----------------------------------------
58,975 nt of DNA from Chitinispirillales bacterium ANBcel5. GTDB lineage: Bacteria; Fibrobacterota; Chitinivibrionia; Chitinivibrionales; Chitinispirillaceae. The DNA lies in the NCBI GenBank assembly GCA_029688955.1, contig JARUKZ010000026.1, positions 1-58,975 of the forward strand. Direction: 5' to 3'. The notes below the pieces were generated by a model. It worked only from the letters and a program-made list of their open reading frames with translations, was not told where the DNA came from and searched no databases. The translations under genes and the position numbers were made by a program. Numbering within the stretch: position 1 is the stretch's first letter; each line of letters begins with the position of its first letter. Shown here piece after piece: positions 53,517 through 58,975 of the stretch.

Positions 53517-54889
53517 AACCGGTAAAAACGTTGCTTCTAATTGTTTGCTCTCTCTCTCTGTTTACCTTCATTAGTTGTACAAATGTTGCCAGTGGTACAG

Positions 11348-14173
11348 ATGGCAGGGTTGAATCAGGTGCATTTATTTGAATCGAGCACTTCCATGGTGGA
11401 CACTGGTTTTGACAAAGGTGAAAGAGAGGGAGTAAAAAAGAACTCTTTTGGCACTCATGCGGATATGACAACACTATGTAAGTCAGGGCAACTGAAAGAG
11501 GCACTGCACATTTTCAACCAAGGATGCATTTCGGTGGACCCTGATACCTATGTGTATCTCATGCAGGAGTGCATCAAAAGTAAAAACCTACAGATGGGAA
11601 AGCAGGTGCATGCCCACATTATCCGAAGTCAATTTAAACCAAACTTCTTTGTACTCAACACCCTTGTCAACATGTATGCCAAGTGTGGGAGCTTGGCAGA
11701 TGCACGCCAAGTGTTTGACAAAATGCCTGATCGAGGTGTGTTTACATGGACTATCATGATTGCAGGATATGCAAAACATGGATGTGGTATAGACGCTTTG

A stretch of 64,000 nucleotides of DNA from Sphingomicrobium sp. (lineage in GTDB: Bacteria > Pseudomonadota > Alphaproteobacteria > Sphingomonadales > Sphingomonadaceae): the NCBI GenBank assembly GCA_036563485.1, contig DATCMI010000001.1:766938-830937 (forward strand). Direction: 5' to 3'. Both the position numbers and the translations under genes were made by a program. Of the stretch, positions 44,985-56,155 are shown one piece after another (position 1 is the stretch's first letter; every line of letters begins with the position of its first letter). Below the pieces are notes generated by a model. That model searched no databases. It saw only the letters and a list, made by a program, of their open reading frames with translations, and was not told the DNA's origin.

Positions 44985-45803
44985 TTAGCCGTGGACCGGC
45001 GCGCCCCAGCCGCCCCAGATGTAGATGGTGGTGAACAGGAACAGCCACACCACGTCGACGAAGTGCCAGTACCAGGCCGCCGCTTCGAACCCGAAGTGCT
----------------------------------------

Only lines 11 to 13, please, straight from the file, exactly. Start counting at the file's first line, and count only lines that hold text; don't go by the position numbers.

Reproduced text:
Positions 44985-45803
44985 TTAGCCGTGGACCGGC
45001 GCGCCCCAGCCGCCCCAGATGTAGATGGTGGTGAACAGGAACAGCCACACCACGTCGACGAAGTGCCAGTACCAGGCCGCCGCTTCGAACCCGAAGTGCT